Once, a very strong and famous king in India conquered a kingdom,
and was returning home with his generals and entire army. On the way
home, he and his entourage became tired, so he decided to take rest
under a mango tree in a large garden.
Some village boys came along while he was taking rest there. Seeing
the sweet, ripe mangoes in that tree, they began throwing stones at the
tree to get the fruit. Unfortunately, one of the stones hit the king’s eye.
Blood flowed from the wound, and the king became blind in that eye.
The sorrowful generals caught the boy and brought him to the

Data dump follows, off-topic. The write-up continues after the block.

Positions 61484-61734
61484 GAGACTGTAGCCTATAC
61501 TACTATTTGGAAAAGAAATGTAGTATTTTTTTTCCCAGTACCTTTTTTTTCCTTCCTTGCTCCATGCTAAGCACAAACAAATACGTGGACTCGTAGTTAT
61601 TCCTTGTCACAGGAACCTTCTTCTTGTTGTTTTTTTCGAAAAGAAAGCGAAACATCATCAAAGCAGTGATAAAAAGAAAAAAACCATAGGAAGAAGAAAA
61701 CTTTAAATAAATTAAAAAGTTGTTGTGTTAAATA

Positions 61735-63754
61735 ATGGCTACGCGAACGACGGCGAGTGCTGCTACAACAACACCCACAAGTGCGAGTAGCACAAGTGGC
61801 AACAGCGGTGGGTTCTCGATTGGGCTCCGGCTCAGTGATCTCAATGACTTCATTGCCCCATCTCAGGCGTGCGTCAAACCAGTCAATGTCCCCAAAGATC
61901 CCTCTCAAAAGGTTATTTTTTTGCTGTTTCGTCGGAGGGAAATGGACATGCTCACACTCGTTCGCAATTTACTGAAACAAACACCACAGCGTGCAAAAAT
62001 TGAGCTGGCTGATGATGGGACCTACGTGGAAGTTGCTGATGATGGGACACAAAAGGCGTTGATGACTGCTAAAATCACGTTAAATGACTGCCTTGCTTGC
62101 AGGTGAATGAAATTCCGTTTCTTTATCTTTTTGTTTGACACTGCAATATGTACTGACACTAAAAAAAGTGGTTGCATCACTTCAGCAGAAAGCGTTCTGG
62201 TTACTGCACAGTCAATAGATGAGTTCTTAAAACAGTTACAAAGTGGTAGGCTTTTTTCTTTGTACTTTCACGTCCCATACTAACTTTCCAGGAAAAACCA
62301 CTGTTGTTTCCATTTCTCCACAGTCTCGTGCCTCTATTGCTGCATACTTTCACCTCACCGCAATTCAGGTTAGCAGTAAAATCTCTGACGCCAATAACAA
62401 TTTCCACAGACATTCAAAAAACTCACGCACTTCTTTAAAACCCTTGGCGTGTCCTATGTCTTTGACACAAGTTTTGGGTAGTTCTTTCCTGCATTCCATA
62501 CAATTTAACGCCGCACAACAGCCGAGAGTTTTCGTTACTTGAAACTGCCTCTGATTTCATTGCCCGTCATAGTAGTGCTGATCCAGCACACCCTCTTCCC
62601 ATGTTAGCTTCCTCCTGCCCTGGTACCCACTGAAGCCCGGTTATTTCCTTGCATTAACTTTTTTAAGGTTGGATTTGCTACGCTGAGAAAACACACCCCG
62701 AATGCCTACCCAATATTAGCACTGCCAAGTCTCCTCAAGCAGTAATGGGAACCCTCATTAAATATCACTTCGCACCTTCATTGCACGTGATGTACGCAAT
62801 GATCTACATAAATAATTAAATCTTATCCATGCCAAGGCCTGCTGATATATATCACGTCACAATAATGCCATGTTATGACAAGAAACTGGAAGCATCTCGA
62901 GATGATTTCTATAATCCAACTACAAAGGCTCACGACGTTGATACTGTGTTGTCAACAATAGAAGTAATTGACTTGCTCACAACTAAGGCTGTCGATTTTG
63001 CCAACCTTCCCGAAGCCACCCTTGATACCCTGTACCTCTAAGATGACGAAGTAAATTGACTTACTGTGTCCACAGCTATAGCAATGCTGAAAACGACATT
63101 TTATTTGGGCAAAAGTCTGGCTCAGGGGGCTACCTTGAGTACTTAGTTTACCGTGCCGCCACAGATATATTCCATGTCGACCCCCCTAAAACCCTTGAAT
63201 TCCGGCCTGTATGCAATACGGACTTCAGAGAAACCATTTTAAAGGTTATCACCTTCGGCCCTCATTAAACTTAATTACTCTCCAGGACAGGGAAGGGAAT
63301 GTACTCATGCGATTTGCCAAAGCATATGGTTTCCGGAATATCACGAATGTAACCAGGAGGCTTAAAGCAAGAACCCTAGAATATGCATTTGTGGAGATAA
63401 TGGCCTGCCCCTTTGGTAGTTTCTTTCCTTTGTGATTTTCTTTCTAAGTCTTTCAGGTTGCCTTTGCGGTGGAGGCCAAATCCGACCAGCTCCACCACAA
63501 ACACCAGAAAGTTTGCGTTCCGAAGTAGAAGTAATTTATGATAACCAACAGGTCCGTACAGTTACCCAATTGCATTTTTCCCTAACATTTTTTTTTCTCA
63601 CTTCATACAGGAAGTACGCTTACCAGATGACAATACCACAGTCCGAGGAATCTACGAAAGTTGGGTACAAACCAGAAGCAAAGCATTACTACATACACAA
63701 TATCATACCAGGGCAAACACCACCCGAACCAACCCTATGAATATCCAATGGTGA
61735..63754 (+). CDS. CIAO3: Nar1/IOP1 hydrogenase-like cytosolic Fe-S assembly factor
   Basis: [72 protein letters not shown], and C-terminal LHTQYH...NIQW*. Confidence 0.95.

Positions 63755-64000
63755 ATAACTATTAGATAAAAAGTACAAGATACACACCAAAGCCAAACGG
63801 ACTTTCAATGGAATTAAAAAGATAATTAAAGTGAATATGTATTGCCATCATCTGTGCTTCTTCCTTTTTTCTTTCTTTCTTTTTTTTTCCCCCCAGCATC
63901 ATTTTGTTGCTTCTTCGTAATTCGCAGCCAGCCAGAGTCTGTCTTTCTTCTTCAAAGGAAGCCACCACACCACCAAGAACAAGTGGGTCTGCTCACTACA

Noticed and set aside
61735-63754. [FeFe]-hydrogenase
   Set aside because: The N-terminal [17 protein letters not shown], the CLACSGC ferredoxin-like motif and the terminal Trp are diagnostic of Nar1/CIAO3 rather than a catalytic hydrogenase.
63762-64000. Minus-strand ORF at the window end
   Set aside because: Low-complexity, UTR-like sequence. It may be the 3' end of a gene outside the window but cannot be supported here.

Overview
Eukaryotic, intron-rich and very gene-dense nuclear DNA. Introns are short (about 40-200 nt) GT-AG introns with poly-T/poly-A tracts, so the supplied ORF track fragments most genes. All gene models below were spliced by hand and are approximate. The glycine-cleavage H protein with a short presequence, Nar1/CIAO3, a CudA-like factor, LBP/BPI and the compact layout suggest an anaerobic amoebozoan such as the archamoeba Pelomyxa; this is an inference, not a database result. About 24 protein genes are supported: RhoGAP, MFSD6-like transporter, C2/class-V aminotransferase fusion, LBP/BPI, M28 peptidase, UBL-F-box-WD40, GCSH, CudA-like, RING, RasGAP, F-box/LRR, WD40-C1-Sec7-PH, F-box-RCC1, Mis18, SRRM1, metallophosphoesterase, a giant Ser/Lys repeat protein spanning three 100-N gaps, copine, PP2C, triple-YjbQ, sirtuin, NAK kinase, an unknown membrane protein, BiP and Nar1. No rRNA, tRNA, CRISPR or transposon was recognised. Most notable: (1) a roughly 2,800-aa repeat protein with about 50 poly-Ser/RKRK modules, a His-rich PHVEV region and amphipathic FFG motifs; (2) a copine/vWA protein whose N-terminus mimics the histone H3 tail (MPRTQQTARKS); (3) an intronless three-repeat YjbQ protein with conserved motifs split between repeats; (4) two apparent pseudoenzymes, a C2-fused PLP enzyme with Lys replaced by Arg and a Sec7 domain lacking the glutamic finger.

king. “What shall we do with this boy?” they asked. “Please give us
permission to cut him in pieces.” The king replied, “Wait, wait. Why
were the boys throwing stones at the tree? To get fruit. And, when they
threw the stones at the tree, the tree responded by giving them fruit. I
am not less than this tree, so I must also give him very sweet fruit. Why
not? Some part of the kingdom should be given to this boy.”
―Śrīla Bhaktivedanta Nārāyaṇa Mahārāja